University of California Irvine Receives NIH Grant for A Laser Microbeam Biotechnology Resource
University of California at Irvine received a $583,129 NIH Grant for A Laser Microbeam Biotechnology Resource. This funding is for 2011 and is part of a muti-year program that started in 1997 and ends in 2013. Dr. Bruce Tromberg is the principal investigator. Below is a summary of that work.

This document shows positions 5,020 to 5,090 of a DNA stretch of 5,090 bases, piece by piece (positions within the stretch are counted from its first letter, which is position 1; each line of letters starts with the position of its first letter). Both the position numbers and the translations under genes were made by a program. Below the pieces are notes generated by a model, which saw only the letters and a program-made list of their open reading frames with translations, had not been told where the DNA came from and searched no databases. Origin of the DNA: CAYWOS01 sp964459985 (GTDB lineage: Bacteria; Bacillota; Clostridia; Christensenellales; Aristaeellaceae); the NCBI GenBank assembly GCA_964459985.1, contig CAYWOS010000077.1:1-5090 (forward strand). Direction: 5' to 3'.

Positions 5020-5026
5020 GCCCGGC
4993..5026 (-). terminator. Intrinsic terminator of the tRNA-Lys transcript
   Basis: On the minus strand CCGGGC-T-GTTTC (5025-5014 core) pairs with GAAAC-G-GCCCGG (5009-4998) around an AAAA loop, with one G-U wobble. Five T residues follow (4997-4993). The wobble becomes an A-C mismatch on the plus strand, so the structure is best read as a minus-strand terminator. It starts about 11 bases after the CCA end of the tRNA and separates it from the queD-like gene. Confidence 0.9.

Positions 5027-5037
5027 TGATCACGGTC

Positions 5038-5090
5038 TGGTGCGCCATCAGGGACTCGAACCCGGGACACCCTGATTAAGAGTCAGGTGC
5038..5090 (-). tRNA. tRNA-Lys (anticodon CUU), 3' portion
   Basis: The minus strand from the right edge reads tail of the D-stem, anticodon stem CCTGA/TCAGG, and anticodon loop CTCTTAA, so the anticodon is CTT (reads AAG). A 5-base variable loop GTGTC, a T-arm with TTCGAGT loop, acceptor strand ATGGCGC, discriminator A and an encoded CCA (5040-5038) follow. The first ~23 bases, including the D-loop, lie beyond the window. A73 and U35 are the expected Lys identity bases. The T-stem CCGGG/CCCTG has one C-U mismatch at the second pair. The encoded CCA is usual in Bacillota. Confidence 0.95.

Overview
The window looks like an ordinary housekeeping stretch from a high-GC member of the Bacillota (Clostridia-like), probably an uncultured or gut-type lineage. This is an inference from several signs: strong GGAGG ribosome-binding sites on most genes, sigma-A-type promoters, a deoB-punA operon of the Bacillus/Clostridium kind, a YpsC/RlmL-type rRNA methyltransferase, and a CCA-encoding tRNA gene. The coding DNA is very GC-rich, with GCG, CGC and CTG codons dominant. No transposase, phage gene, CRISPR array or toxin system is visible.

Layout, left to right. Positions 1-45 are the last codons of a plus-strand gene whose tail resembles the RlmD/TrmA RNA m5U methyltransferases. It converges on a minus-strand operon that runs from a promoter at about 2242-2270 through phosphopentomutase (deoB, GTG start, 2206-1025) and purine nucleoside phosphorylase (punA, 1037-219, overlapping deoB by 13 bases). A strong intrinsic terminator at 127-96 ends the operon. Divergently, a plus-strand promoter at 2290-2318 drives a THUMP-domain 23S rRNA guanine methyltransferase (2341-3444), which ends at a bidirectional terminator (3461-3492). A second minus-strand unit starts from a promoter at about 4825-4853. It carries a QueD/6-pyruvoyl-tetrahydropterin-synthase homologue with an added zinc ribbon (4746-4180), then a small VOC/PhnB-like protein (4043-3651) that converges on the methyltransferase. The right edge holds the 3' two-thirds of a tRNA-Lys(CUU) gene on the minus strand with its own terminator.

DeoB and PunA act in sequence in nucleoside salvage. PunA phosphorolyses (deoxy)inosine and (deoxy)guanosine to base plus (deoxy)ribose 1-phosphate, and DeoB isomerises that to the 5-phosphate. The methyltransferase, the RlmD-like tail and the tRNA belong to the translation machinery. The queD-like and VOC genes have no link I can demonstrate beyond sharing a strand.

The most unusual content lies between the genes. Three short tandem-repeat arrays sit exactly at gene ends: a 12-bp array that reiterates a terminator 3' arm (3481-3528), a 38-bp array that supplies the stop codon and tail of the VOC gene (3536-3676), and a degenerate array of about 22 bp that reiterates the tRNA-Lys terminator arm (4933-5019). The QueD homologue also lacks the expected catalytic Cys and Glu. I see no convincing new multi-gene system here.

The Laser Microbeam and Medical Program (LAMMP) is a NIH Biomedical Technology Resource Center dedicated to the use of lasers and optics in biology and medicine. LAMMP is located within the Beckman Laser Institute (BLI), an interdisciplinary biomedical research, teaching, and clinical facility at the University of California, Irvine. Overall resource objectives are to promote a well-balanced Center with activities in technological research and development, collaborative research, service, training, and dissemination. In this sixth renewal application of LAMMP, we continue to emphasize our unique capabilities to facilitate "translational" research by rapidly moving basic science and technology discoveries from "blackboard to benchtop to bedside". This is accomplished by combining state of the art optical technologies with specialized resource facilities for cell and tissue engineering, histopathology, pre-clinical animal models, and clinical care. LAMMP provides both Microscopy and Microbeam Technologies (MMT) for high-resolution functional imaging and manipulation of living cells and tissues and Medical Translational Technologies (MTT) for non- and minimally-invasive monitoring, treating, and imaging pre-clinical animal models and human subjects. In addition, we propose to establish a new core, Virtual Photonics Technologies (VPT) for developing computational models and methods that advance the performance of biophotonic technologies, and enhance the information content derived from optical measurements. Seven Technology Research and Development projects are proposed that will result in the fabrication of several new instruments as well as the creation of multi-functional software. These projects build on our longstanding expertise in light-tissue interaction models and Biophotonics technologies, including laser microbeams, non-linear microscopy, optical coherence tomography, spatial/temporal modulation methods, and diffuse optics. LAMMP cores contain complementary technologies that are capable of quantitatively characterizing, imaging, and perturbing structure and biochemical function in cells and tissues with scalable resolution and depth sensitivity ranging from micrometers to centimeters. Collaborative studies are proposed that advance these technologies so they become widely-available, enabling methods in Biology and Medicine. Throughout the grant we emphasize the relevance of LAMMP technologies to Medicine in areas such as cancer, cardiovascular disease, metabolic syndrome, and neurologic function, as well as fundamental biological process, such as mechano-transduction, wound repair, angiogenesis, fibrosis, and cell death.